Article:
27 Excerpts from Longitude: The True Story of a Lone Genius Who Solved the Greatest Scientific Problem of His Time, by Dava Sorbel, Walker Publishing Company, Inc.,1995. Any sailor worth his salt can gauge his latitude well enough by the length of day, or the height of the sun, or known guide starts above the horizon. Christopher Columbus followed a straight path across the Atlantic when he sailed the parallel on his 1492 journey For lack of a practical method to determining longitude, every great captain in the Age of Exploration became lost at sea despite the best available charts and compasses. From Vasco da Gama to Vasco Balboa, from Ferdinand Magellan to Sir Francis Drake they all got where they were going willy-nilly, by forces attributed to good luck and the grace of God. As more and more sailing vessels set out to conquer or explore new territories, to wage war, or to ferry gold between foreign lands, the wealth of nations floated upon the oceans. And still no ship owned a reliable means for establishing her whereabouts. In consequence, untold numbers of sailors died when their destinations suddenly loamed out of the sea and took them by surprise. In a single such accident, on October 22, 1707, at the Scilly Isles, near the southwest tip of England, four home-bound warships ran aground and nearly two thousand men lost their lives.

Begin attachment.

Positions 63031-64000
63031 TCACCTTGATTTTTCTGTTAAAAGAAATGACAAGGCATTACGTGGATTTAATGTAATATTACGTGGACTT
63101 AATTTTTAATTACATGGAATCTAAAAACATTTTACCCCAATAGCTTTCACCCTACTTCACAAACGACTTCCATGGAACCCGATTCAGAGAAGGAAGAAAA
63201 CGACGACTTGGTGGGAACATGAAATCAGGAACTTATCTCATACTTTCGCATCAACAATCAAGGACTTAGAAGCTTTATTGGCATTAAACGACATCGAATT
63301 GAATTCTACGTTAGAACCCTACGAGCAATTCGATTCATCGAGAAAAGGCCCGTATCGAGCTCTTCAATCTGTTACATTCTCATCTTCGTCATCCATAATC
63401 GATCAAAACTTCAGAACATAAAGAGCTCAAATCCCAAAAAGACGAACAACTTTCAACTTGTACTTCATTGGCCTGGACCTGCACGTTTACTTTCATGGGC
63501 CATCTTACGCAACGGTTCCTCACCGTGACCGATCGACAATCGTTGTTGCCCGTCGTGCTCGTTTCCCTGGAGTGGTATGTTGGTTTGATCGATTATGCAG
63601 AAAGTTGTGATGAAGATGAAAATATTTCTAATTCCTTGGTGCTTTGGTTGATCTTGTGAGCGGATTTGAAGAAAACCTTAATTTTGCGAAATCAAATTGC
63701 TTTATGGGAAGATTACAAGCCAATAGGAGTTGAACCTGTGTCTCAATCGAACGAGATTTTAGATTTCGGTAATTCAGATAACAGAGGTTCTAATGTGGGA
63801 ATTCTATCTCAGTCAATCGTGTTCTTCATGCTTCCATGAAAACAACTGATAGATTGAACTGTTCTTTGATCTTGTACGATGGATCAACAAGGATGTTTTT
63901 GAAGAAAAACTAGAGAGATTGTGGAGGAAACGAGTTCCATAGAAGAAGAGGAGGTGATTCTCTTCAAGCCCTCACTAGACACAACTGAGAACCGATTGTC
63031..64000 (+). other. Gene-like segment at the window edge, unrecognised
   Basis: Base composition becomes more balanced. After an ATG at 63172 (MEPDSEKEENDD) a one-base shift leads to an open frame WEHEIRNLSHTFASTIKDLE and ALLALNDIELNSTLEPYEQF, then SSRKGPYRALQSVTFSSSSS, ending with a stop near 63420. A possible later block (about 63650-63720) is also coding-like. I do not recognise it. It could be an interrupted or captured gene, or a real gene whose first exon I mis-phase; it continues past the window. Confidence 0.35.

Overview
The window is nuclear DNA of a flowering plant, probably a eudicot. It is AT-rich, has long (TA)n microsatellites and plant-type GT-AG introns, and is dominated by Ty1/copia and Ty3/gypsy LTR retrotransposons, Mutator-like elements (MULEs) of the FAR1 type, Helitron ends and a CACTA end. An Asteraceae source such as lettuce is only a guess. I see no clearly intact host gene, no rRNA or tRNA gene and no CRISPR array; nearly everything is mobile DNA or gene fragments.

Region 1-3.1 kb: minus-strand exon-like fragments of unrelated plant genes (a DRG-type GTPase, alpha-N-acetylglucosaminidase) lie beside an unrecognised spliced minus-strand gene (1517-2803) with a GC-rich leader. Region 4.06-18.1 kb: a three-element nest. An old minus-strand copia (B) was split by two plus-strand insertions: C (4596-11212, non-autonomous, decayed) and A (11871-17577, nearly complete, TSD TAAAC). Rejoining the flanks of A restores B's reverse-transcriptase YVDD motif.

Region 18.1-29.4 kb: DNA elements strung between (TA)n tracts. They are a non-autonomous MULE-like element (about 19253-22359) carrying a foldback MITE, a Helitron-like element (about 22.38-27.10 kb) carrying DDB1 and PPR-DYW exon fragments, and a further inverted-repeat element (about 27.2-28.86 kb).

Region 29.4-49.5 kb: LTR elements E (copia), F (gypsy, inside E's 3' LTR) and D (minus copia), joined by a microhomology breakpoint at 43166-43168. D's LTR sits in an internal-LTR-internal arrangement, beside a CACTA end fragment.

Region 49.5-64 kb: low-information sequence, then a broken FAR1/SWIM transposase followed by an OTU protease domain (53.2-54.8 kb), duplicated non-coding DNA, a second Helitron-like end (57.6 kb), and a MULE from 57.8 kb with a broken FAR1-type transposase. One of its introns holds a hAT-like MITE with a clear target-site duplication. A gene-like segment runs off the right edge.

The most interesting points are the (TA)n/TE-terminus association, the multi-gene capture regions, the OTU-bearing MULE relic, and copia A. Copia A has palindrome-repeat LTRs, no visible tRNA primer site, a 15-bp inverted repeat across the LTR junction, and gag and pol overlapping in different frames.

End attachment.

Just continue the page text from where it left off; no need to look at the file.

28 Excerpts from Longitude: The True Story of a Lone Genius Who Solved the Greatest Scientific Problem of His Time, by Dava Sorbel, Walker Publishing Company, Inc.,1995. The active quest for a solution to the problem of longitude persisted over four centuries and across the whole continent of Europe. Most crowned heads of state eventually played a part in the longitude story, notable King George III of England and King Louis XIV of France.... Renowned astronomers approached the longitude challenge by appealing to the clockwork universe: Galileo, Cassinni, Sir Isaac Newton, and Edmond Halley, all looked to the moon and stars for help. Palatial observatories were founded in Paris, London, and Berlin for the express purpose of determining longitude by the heavens. As time passed and no method proved successful, the search for the solution to the longitude problem assumed legendary proportions, on par with the discovery of the Fountain of Youth, the secret of perpetual motion, or the formula for transforming lead into gold. The governments of great maritime nations including Spain, the Netherlands, and certain city-states of Italy offered huge rewards for a workable method. The British Parliament, in the famed Longitude Act of 1714, set the highest bounty of all, naming a prize equal to a King s ransom for a Practicable and Useful means of determining longitude.

29 Longitude and Time Royal Observatory - established to find a way to calculate longitude Royal Observatory, Greenwich, England Prime Meridian

30 Longitude and Time John Harrison recognized that longitude was related to time. If you know what time it is in Greenwich you can calculate your longitude. Invented the chronometer (mechanical clock) If it s noon where you are, and it s 4 p.m. in Greenwich, then you must be 60 o W of Greenwich. 4 hours x 15 o / hr = 60 o John Harrison s H5 Marine Chronometer

31 Longitude and Time If it s noon where you are - and it s 4 p.m. in Greenwich, then you must be located 60 o W of Greenwich Your Location 4 hours x 15 o / hr = 60 o W Greenwich Noon 1:00 p.m. 2:00 p.m. 3:00 p.m. 4:00 p.m. 60 o W 45 o W 30 o W 15 o W 0 o meridian of the noon sun moves from east to west

32 Longitude and Time Today the official time in the U.S. is maintained by the U.S. Naval Observatory.